As G.K. Chersterton  points out, a civilization falls morally and then it falls completely. Our society supports, abortion, restriction on religious liberty, embryonic stem cell research, same sex marriage and (in the near future) euthanasia. We have fallen morally, the complete fall is imminent, unless we change. (And Chesterton said this in his time, before World War II.)

    • gemli

      I thought our society supported consideration for women’s rights, separation of church and state, medical advances to cure dread diseases, the right for all people to love each other as they see fit, and the right to let the dying end their needless suffering.  To me, these sound like we’re advancing to a higher form of morality.

      We’re constantly fighting immoral forces, such as the rich who fleece the poor, the cutting off of medical care and retirement security for the elderly, political factions that declare corporation to have the rights of people, and fundamentalist religious zealots who replace compassion and understanding with ignorance and hate.  These are the things that are destroying our country, and our morality.

    • jefe68

      The end is nigh!
      Should you not be looking for a mountain top or something? 

    • jefe68

      All I want to know is, will there be iPhones after the rapture.

  • Shag_Wevera

    Western civilization got the jump on the world by being the first to embrace industrialization.  It gave us an advantage for several hundred years.  Remember “gunboat diplomacy”?  We opened up trade with Japan with a few ironclads in Tokyo Bay.  Europeans could once dominate China and India by sailing a few warships up their rivers.  The advantage was temporary.  The non-west is numerically and in some ways culturally superior.  Much less reverence for the individual.  We find this hard to understand, and harder to compete with.

    An anecdote;  After graduating from college I shared an apartment in a neighborhood populated by Chinese and Russian immigrants.  A chinese family lived down the hallway.  A family of 6 shared a 2 bedroom apartment.  The father worked all hours and the children practiced playing the piano everyday.  Across the alley was a Chinese restauraunt.  The owner delivered chinese food in his Mercedes.  He would also put on rubber boots and tar-patch the roof when it was needed.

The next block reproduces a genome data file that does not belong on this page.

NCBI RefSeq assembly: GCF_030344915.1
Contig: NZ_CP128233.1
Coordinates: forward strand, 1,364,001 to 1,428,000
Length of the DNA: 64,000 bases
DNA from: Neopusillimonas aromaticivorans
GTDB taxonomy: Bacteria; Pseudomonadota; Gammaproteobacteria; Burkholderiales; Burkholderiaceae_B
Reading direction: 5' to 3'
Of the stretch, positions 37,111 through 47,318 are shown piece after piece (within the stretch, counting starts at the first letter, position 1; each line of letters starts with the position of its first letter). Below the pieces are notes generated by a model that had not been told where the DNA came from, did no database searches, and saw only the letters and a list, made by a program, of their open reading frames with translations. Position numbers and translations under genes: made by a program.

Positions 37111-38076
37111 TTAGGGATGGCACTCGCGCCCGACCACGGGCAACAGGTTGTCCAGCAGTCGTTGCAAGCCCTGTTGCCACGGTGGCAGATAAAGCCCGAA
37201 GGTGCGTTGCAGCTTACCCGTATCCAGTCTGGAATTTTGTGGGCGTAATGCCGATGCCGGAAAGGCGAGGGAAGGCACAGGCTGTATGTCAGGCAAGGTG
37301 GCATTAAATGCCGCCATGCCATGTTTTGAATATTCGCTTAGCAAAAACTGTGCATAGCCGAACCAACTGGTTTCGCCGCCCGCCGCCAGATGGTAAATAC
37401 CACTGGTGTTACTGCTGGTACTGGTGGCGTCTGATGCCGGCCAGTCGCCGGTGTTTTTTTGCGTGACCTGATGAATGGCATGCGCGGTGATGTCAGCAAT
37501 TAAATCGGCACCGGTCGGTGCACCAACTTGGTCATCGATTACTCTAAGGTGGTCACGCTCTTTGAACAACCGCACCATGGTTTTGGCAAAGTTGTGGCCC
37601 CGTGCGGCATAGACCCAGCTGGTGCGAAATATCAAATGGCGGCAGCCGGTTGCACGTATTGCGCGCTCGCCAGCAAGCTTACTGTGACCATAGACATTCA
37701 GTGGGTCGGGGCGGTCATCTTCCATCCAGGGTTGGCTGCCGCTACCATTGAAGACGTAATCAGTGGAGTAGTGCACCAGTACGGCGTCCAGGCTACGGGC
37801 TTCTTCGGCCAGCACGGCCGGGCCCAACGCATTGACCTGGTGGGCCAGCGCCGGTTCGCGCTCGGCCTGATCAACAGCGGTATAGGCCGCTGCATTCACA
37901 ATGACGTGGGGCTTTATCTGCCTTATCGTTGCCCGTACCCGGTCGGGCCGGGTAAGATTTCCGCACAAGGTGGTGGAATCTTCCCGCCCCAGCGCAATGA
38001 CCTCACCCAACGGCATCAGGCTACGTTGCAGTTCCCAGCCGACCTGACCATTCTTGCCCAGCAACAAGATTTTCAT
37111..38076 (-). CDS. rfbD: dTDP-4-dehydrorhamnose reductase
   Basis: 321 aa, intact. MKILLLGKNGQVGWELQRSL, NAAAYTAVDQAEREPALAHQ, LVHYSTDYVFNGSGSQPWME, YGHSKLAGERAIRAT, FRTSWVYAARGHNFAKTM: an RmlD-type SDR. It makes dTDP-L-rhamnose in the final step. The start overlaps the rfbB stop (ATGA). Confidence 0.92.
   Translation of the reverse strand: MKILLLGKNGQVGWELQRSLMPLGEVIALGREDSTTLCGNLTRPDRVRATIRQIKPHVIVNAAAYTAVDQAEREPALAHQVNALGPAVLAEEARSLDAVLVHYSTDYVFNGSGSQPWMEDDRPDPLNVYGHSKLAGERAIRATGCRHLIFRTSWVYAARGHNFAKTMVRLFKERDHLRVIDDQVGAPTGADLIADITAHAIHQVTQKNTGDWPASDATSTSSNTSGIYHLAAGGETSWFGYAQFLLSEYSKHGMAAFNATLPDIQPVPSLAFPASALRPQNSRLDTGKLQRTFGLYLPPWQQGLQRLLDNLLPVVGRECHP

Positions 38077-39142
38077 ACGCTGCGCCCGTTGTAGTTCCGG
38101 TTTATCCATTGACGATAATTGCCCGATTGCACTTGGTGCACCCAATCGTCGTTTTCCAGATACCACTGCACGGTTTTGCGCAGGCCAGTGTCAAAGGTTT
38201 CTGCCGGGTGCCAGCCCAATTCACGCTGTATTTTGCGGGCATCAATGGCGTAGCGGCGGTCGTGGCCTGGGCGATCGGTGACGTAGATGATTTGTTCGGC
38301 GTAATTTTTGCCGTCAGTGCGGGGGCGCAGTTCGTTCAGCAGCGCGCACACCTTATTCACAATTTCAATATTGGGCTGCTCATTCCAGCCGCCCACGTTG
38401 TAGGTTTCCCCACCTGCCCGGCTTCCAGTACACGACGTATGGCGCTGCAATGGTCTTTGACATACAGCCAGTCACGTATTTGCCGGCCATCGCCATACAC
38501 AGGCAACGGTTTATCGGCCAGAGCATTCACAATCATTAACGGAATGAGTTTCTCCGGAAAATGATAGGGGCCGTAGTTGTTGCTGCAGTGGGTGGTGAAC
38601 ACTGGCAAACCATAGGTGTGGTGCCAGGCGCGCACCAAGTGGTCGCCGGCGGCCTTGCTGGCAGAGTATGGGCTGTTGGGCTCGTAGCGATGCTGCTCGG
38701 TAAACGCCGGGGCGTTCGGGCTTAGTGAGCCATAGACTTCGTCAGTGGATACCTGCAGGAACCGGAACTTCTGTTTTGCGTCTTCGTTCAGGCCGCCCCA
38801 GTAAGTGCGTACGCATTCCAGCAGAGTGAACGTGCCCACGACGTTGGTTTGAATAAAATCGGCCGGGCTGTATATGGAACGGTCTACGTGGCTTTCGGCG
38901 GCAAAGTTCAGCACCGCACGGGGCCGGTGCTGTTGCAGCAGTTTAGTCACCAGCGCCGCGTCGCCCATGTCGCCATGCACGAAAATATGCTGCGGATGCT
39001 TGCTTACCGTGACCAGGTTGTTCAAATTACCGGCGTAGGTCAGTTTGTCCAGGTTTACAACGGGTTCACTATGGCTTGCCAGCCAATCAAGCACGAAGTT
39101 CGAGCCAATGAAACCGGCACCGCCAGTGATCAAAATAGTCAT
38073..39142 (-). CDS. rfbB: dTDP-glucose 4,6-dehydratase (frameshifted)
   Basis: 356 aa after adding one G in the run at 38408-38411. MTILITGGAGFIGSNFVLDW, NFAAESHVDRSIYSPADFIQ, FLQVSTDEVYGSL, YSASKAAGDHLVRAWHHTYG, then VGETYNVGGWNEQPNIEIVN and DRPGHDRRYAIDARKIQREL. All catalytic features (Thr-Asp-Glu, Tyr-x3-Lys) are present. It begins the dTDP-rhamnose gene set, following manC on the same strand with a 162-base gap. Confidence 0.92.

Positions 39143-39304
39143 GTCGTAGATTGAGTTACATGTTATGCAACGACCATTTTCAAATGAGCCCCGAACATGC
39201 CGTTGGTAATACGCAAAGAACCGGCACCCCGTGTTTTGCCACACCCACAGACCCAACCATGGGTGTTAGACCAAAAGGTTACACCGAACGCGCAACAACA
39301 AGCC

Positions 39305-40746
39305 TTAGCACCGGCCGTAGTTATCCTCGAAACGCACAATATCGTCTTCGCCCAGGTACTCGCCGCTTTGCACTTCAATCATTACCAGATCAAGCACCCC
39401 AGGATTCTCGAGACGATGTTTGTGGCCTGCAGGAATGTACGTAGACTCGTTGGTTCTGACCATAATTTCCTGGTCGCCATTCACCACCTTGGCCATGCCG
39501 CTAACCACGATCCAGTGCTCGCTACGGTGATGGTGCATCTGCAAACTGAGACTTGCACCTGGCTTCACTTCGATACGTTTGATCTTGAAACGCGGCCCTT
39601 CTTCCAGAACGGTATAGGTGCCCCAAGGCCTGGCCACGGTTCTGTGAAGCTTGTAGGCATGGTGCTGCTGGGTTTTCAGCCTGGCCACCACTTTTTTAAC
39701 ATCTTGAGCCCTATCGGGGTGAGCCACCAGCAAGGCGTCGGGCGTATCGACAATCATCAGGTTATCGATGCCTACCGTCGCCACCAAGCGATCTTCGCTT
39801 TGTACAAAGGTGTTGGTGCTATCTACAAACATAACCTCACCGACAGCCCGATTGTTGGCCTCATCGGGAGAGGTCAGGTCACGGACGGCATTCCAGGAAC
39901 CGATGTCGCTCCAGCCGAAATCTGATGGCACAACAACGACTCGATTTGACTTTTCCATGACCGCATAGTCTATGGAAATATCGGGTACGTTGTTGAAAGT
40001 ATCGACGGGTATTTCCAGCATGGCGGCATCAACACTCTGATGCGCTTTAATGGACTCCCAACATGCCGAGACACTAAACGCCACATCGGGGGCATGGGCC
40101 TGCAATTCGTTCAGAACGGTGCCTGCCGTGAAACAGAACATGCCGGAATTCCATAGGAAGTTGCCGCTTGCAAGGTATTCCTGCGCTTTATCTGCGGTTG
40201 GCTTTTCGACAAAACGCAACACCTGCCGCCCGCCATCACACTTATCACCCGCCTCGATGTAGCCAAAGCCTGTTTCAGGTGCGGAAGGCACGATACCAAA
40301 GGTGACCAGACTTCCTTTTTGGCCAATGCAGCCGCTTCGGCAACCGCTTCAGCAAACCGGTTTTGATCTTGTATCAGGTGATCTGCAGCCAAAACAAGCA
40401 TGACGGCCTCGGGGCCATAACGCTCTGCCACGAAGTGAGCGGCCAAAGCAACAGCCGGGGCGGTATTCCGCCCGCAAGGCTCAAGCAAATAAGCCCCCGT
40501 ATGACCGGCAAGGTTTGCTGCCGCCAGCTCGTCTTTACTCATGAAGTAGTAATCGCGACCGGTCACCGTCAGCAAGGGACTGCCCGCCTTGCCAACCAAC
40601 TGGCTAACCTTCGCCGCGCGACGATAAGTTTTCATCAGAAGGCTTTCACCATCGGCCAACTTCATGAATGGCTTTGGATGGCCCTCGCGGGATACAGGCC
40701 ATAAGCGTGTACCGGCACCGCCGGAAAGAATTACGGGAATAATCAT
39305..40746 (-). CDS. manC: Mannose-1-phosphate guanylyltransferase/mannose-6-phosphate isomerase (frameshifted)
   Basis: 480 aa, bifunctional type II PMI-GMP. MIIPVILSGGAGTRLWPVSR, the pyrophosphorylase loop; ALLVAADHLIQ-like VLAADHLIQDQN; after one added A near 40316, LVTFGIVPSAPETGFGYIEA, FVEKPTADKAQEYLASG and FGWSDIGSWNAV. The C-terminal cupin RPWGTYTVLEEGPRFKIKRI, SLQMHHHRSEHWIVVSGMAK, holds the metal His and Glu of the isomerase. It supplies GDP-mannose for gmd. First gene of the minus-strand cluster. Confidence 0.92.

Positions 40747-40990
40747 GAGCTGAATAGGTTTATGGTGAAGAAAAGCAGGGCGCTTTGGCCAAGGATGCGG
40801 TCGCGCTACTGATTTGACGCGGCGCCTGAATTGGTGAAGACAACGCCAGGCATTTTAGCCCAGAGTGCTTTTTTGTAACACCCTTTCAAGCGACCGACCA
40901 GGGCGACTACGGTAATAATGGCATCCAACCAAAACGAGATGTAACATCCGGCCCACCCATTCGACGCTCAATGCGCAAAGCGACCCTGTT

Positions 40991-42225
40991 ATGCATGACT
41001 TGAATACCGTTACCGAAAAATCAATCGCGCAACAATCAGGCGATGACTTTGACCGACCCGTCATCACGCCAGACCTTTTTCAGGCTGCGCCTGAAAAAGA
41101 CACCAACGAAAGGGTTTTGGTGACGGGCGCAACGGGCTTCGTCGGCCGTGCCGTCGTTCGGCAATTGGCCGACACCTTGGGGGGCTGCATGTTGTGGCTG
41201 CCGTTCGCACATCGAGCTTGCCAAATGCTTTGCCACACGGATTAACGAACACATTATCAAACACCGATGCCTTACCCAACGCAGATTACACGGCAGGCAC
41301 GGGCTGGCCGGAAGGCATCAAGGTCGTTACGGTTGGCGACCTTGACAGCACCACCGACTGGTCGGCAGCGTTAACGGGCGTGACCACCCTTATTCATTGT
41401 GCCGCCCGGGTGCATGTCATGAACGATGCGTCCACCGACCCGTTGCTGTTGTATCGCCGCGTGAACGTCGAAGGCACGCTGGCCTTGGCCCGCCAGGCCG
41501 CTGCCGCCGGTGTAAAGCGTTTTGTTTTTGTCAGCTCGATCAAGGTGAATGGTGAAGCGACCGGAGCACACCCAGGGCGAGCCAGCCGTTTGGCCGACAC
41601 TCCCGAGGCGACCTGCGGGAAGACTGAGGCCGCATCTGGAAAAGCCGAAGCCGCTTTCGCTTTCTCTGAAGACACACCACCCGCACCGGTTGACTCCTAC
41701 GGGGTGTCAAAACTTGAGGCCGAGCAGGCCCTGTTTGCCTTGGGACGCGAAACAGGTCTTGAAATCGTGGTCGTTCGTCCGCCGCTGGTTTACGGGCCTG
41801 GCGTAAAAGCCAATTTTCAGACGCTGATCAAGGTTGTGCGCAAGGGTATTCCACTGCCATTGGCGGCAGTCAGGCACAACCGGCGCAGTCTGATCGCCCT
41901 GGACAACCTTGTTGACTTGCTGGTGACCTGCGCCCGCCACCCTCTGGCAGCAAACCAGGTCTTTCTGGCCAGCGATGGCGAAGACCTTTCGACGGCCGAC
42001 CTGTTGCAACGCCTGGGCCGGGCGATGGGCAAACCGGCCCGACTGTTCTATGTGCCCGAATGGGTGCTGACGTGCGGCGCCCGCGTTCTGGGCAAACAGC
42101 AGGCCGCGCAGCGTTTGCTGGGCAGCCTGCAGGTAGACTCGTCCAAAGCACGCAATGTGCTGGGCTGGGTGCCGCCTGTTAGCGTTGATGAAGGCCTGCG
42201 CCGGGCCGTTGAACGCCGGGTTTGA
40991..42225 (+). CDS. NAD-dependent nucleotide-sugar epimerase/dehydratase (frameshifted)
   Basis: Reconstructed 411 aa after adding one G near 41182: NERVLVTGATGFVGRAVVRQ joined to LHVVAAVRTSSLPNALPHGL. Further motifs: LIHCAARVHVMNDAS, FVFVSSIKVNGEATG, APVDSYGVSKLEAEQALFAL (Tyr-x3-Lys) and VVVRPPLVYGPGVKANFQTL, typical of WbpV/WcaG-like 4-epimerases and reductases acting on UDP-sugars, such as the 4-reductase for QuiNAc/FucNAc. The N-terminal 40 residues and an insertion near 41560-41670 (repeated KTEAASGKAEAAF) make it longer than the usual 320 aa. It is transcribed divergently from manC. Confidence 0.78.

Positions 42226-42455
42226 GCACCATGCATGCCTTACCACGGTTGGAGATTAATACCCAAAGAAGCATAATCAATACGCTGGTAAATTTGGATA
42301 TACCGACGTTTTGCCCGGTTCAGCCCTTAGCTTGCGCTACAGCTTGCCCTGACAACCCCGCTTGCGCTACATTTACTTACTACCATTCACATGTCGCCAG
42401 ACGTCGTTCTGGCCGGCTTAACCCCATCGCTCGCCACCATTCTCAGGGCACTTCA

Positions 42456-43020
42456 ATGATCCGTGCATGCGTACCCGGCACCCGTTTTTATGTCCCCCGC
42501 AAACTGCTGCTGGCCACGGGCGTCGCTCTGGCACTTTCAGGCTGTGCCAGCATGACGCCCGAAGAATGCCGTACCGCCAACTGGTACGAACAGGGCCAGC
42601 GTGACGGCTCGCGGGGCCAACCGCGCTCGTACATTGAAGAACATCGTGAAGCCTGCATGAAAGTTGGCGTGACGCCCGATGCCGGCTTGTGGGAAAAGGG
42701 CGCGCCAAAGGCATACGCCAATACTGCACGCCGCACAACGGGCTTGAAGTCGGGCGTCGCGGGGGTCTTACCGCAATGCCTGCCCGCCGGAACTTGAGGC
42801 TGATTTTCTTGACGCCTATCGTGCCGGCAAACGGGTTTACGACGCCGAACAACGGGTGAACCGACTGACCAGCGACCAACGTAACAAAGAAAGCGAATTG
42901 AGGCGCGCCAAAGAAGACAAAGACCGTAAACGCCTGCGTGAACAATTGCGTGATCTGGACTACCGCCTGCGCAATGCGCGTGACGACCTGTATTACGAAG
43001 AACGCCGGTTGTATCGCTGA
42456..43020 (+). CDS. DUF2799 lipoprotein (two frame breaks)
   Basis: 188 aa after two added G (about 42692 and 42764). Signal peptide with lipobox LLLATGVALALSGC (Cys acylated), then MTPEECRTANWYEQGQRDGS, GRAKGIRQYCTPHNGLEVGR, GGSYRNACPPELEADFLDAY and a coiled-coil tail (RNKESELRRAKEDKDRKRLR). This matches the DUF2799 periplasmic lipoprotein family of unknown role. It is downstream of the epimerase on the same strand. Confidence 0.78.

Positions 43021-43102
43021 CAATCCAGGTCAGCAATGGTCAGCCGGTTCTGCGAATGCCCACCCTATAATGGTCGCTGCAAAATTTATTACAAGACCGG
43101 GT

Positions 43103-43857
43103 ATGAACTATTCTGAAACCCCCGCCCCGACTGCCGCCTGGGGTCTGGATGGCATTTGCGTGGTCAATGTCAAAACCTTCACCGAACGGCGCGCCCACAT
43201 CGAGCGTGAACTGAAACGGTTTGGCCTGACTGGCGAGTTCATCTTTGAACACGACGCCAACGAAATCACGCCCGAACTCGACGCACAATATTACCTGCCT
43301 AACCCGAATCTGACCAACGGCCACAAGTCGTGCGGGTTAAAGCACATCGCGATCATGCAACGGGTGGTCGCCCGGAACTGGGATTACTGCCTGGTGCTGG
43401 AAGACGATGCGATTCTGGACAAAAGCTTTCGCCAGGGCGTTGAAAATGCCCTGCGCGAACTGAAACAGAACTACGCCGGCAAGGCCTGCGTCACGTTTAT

If we want to compete in the new future, we must do as ultra conservatives suggest.  No benefits, no safety net, no old age state pensions… Survival of the fittest.  Civilization is going to take a step or two back, before it begins moving forward again.

  • ttajtt

    earth resources became printed currency, disregard as for a done used up whore.  doubly decline and with its follow-ups to pass….  thats where the investments gold, money (jobs) is.   small town count down clocks ready.   do we really think they will tell us?  remember our church and states are separated. no code needed.  pick one or gamble with the other to cut it off.    when do the aliens land, come?

  • Tyranipocrit

    if the west is declining it is because the super-rich send all your jobs to the east, and all your money on murderous wars and at the same time dismantle all the benefits of a free and equal society.  

    • Tyranipocrit

       blame the super-rich.  they hate society.  they hate true democracy.  They hate your prosperity.  This is not crazy talk or embellishment–the behavior and actions of the super-rich are the very definition of anti-social behavior–the insane.  And for some reason we deify them and elect them.  This makes us insane masochists.  But also just dumb.  I’ve seen more patience, self-discipline, compassion, empathy and intelligence in animals than many many humans. 

      what we should be talking about–is the decline in critical thinking, courage, honesty, integrity, and truth in elected officials (the super-rich), the media–journalism and our national dialogue–its pathetic.